Home of Sword and Soul
"Sati-Baa is home now," Kadira said. Nguvu and I have given up the road. We have a child."
Omari slapped his forehead. "Okay, I understand now. I'm dreaming. No, I'm having a nightmare. Excuse me while I go wake up and find the real Kadira."
Kadira laughed out loud. "You always made me laugh, Omari." She reached out and touched his hair. It was straight like a horse's tail.
"What happen to your hair. It looks like a horse's ass."
Omari slapped her hand away. "I spent some time serving with the Mikijen in Kiswhala. Most of them are wearing their hair like this now, and the women seem to like it. You know how I am about pleasing women."
Kadira ignored his words. "Well, it was good seeing you, Omari. Don't get killed."
She turned to leave but Omari grabbed her arm. A pleasant tingle raced from his touch to her chest and she smiled before she realized it.
"Aren't you at least a little interested in why I am here?"
Kadira hesitated. Of course she was interested. The reality was she was terribly bored, despite her feelings for Nguvu and their child. She reluctantly faced Omari.
"Okay, so why are you here?"
"A Menu-Kash priest put out a call for all those skilled in weapons to accompany him on a journey to Watandu. He's willing to pay eighty stacks each...if we return."
Kadira's eyes went wide. "Eighty stacks?"
Omari grinned. "Eighty."
She shrugged. "For that much I'm sure mercenaries are falling over themselves"
"True, but none of them have your skills or experience."
"You don't need me."
"I need you," Omari admitted. "You're the best archer in Ki Khanga besides that Dogon priest woman in Kenja and a better sword arm than anyone I know. You would also be the only person I know, and I need someone I can trust."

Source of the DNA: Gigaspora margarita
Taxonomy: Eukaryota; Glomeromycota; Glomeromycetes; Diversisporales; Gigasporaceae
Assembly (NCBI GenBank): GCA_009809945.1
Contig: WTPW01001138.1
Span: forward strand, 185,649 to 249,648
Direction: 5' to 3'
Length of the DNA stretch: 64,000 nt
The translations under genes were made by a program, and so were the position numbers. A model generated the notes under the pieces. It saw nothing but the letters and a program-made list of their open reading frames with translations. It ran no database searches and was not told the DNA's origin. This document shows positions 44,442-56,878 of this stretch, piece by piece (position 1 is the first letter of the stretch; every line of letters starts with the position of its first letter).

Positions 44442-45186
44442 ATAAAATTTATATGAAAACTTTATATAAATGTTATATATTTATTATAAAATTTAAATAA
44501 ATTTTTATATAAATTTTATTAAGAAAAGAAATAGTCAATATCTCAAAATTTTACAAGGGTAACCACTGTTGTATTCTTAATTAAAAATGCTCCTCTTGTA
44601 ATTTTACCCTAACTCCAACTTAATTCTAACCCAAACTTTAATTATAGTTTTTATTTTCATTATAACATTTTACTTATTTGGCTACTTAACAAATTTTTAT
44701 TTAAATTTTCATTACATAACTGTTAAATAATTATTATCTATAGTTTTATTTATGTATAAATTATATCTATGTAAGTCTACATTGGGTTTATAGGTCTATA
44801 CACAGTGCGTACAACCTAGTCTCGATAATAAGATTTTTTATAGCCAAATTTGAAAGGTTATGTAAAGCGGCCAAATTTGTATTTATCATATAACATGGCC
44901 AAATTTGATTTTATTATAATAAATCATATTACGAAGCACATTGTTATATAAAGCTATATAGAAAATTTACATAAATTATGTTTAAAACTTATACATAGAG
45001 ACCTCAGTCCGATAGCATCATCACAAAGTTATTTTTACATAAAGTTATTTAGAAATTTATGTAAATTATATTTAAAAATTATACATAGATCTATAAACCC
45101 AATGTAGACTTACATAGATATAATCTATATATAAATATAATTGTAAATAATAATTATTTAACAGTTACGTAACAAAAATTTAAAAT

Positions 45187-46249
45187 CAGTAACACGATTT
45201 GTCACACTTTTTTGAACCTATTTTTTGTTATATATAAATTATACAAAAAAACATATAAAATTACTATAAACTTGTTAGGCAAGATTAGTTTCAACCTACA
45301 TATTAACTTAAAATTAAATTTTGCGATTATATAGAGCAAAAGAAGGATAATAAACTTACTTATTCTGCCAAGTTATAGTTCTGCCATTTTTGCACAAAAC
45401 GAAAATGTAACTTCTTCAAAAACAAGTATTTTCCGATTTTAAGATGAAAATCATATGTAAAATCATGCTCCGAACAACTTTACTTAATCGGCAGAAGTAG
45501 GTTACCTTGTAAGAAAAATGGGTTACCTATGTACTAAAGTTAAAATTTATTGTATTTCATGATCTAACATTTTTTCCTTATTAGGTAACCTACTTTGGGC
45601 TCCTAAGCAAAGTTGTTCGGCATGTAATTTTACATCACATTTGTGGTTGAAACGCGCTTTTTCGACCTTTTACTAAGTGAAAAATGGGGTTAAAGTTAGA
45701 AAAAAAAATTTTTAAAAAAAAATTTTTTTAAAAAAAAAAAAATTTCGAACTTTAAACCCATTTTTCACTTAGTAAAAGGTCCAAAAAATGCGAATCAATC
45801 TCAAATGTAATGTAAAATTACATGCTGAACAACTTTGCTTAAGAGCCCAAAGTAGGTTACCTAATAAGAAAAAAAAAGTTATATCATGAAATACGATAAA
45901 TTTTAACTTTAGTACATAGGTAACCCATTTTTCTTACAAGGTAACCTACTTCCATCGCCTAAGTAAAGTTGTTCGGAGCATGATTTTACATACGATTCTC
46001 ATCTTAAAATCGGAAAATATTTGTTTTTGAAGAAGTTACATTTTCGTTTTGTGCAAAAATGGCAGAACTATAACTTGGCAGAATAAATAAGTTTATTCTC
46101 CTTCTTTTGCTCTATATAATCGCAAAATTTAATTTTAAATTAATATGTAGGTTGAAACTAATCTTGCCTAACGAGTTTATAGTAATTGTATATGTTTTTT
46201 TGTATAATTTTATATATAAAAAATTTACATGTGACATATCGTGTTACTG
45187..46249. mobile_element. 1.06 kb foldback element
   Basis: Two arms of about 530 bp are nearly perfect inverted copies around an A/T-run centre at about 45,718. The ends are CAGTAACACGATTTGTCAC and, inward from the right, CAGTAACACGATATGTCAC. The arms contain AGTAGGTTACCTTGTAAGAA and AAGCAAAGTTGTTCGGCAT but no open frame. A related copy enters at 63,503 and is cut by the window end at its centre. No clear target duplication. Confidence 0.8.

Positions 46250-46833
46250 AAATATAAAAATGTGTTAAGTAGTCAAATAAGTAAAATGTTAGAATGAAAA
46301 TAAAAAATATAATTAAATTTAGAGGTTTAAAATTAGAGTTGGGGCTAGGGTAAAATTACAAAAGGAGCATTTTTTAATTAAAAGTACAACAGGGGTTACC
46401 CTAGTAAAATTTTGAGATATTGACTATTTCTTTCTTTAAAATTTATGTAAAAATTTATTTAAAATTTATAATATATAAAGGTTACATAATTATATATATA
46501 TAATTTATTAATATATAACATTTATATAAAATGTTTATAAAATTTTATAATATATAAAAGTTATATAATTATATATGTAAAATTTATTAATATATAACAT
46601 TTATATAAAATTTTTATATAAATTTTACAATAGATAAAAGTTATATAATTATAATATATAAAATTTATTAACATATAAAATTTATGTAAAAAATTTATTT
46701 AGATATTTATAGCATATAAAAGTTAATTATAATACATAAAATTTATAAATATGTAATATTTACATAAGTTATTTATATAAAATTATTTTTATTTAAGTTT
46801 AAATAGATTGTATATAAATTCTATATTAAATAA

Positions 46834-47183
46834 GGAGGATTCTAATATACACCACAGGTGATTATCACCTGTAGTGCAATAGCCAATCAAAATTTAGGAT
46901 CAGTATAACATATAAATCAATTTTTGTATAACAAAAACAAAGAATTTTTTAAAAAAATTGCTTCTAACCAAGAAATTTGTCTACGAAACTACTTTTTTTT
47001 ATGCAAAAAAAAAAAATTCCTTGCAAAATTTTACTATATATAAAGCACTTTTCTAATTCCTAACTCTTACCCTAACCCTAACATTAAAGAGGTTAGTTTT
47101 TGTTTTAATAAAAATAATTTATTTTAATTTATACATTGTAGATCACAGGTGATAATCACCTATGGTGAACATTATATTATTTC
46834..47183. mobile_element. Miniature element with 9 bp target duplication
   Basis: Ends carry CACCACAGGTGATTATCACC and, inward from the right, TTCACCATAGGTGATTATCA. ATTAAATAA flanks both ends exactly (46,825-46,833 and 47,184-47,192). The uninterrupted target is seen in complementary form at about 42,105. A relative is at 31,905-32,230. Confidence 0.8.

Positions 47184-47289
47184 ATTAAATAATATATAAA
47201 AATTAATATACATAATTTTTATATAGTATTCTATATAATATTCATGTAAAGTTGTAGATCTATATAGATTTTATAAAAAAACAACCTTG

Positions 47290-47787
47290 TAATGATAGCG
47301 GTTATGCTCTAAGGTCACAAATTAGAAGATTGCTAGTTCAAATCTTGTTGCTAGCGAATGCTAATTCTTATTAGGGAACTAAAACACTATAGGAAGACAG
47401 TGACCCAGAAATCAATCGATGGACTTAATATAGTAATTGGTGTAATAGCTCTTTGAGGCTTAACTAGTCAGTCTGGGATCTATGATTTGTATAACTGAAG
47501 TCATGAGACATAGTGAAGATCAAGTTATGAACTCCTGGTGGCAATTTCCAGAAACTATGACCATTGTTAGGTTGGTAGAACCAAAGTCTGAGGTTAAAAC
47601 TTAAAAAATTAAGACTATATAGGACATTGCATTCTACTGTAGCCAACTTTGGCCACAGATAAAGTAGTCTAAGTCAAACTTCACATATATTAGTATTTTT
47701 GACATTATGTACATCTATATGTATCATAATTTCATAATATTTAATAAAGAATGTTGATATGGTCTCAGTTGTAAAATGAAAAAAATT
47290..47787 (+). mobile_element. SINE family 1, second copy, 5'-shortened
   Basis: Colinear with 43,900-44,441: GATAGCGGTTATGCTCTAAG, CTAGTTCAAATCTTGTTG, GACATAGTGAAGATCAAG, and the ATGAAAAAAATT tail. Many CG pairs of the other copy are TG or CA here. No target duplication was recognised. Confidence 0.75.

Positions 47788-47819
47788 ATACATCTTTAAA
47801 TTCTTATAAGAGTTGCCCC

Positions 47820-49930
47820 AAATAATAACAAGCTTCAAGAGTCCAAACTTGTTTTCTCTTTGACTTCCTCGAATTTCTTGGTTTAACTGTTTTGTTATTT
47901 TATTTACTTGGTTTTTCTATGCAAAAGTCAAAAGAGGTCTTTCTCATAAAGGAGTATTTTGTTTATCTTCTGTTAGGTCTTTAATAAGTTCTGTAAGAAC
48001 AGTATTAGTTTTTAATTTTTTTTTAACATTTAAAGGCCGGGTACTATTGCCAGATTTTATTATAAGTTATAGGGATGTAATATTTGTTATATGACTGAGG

"Any other reasons?"
"I did have a few others, but they've been dashed to pieces by your news of husbands and babies," Omari admitted.
"Eighty stacks is life changing money, but I have to decline. Besides, Nguvu wouldn't hear of it."
Omari looked shocked. "Since when did Kadira let a man stop her from doing what she wished?"
Kadira pointed out to plumb chickens to the poultry seller and he quickly cut them down.
"Since Kadira became a married woman," she answered.
Omari shrugged. "I'll be at the Simbala hostel if you change your mind, or if you want to revisit old times."
Kadira smirked. "You have no shame."
Omari winked. "Of course I don't."
Kadira paid for her chickens and headed home. She glanced back; Omari stood watching her, his compelling smile fanning a flame that had recently re-emerged. She was bored and restless but had done a good job keeping it in check. By the time she reached the farm, that flame was a raging fire.